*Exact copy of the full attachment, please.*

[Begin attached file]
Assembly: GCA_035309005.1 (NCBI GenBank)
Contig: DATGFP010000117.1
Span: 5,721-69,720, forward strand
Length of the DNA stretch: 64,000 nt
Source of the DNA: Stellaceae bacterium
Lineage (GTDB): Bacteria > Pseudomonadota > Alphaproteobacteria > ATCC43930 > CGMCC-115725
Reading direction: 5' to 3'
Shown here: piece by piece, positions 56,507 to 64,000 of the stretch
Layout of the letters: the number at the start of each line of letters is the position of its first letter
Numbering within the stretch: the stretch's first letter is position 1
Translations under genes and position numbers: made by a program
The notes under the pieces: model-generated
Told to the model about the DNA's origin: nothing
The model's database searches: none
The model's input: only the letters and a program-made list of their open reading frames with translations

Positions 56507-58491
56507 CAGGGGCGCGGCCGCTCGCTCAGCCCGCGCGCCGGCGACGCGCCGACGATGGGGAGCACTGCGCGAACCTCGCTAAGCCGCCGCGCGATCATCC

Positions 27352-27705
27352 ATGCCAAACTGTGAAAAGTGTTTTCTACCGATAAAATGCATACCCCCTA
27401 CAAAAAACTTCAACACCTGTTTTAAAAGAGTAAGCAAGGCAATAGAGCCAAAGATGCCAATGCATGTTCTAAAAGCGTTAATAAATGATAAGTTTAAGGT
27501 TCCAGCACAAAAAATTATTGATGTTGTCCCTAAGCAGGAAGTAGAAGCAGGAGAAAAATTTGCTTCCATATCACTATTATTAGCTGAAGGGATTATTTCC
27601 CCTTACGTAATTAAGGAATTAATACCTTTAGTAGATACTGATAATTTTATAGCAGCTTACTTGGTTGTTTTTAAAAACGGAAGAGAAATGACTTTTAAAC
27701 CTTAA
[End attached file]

Assembly: GCA_035309005.1 (NCBI GenBank)
Contig: DATGFP010000117.1
Span: 5,721-69,720, forward strand
Length of the DNA stretch: 64,000 nt
Source of the DNA: Stellaceae bacterium
Lineage (GTDB): Bacteria > Pseudomonadota > Alphaproteobacteria > ATCC43930 > CGMCC-115725
Reading direction: 5' to 3'
Shown here: piece by piece, positions 56,507 to 64,000 of the stretch
Layout of the letters: the number at the start of each line of letters is the position of its first letter
Numbering within the stretch: the stretch's first letter is position 1
Translations under genes and position numbers: made by a program
The notes under the pieces: model-generated
Told to the model about the DNA's origin: nothing
The model's database searches: none
The model's input: only the letters and a program-made list of their open reading frames with translations

Positions 56507-58491
56507 CAGGGGCGCGGCCGCTCGCTCAGCCCGCGCGCCGGCGACGCGCCGACGATGGGGAGCACTGCGCGAACCTCGCTAAGCCGCCGCGCGATCATCC

Positions 27352-27705
27352 ATGCCAAACTGTGAAAAGTGTTTTCTACCGATAAAATGCATACCCCCTA
27401 CAAAAAACTTCAACACCTGTTTTAAAAGAGTAAGCAAGGCAATAGAGCCAAAGATGCCAATGCATGTTCTAAAAGCGTTAATAAATGATAAGTTTAAGGT
27501 TCCAGCACAAAAAATTATTGATGTTGTCCCTAAGCAGGAAGTAGAAGCAGGAGAAAAATTTGCTTCCATATCACTATTATTAGCTGAAGGGATTATTTCC
27601 CCTTACGTAATTAAGGAATTAATACCTTTAGTAGATACTGATAATTTTATAGCAGCTTACTTGGTTGTTTTTAAAAACGGAAGAGAAATGACTTTTAAAC
27701 CTTAA